Favorite Tracks: Alsema Dub – the tabala rhythm that opens this track is amazing, and the ambient touches applied in the early moments lead to an expansive jam even before we get the 1st vocals.  Laswell with singers always produces something special and wind up wishing the entire record followed that pattern.
Virus B – Laswell’s stated concept for the album was intercepted alien transmissions and there’s nothing that embraces that on this album more than this piece.  There’s the swelling atonal vocals, the clippy synths, and the more shrieking reverb laden synths, in sections there’s even some fabulous reverb “wet” bass.  The looped bass keeps it all from falling apart, but there are a myrid of layers at work that do their best to be incongruous.

Overall 4.45 For the most part, this is what a Laswell production is – looped bass, a blending of eastern and western musical elements, and an intent to trance you out.  It isn’t an album for every mood or occasion, but there is a fantastic amount of musicianship going on underneath a very simple sounding concept.  It’s a challenge at times to stay with a piece long enough to find the hidden delicacies-and admittedly there are times when the tracks are just too long for what they bring to the table. Radioaxiom is one of Laswell’s more famous works-but odds are you can find something from him you really like thanks to his expansive catalogue and his will to experiment. In the end though you either gravitate toward these ideals or you doze off, seemingly this choice is given to you freely.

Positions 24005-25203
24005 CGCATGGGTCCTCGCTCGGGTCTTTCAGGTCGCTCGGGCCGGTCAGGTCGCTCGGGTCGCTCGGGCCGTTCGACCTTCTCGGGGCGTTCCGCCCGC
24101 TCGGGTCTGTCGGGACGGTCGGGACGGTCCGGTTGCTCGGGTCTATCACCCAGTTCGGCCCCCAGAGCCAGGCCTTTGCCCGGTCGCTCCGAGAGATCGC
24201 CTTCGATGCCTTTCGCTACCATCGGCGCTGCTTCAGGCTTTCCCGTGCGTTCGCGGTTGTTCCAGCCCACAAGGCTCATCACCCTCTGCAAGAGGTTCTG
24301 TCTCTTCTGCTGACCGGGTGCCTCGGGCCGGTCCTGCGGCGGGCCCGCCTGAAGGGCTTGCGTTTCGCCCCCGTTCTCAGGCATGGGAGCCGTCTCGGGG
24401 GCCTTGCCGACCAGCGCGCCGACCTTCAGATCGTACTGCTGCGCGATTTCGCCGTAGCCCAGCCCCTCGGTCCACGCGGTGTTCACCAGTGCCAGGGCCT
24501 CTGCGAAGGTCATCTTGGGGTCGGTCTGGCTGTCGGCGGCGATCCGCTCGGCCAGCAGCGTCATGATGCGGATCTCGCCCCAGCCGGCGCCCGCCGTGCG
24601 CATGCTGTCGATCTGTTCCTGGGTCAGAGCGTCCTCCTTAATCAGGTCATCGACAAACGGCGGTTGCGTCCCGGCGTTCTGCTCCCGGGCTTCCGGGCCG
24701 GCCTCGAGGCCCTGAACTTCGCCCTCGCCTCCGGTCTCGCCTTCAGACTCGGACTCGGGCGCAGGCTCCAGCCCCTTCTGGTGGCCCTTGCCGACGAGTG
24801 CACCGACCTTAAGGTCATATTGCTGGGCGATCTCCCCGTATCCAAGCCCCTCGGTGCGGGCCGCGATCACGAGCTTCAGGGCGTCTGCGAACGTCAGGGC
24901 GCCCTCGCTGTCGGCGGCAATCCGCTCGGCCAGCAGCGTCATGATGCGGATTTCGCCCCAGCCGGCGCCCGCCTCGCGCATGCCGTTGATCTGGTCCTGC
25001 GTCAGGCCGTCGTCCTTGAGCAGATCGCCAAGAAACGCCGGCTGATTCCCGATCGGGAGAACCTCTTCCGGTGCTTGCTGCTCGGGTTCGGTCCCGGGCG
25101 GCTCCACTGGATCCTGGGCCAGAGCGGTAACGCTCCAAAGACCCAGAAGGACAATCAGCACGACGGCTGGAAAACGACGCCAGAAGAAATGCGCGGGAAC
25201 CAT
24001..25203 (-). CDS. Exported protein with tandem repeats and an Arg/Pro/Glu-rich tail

Bill Laswell – Radioaxim

Preconceptions: Only what I read in Mr. 40’s intro. I am a little apprehensive about what 40 considers “intriguing” reggae…

After Listening: Like most new school dub, a little goes a long way.

Irie: Alsema Dub, Orion,
Skettle: 6th Chamber

Overall: As with all dub, it’s the bass that carries this album. The problem is it carries it a lot longer than it should in this heat and eventually the bass is found confused and dehydrated at the side of a dirt road by a truck full of sugar cane harvesters. They give the bass shade and cool sorrel tea and send him on his way.

The occasional Ethiopian vocals are used as an instrument in the mix, requiring no comprehension. Missing from this version of dub is the echoey guitar and groove of the proper 1970s product. I am left with a lightly flavoured dub snack when I wanted a meal. A quick peek at Axiom’s catalogue revealed Mysteries of Creation, which is much more intriguing than this effort.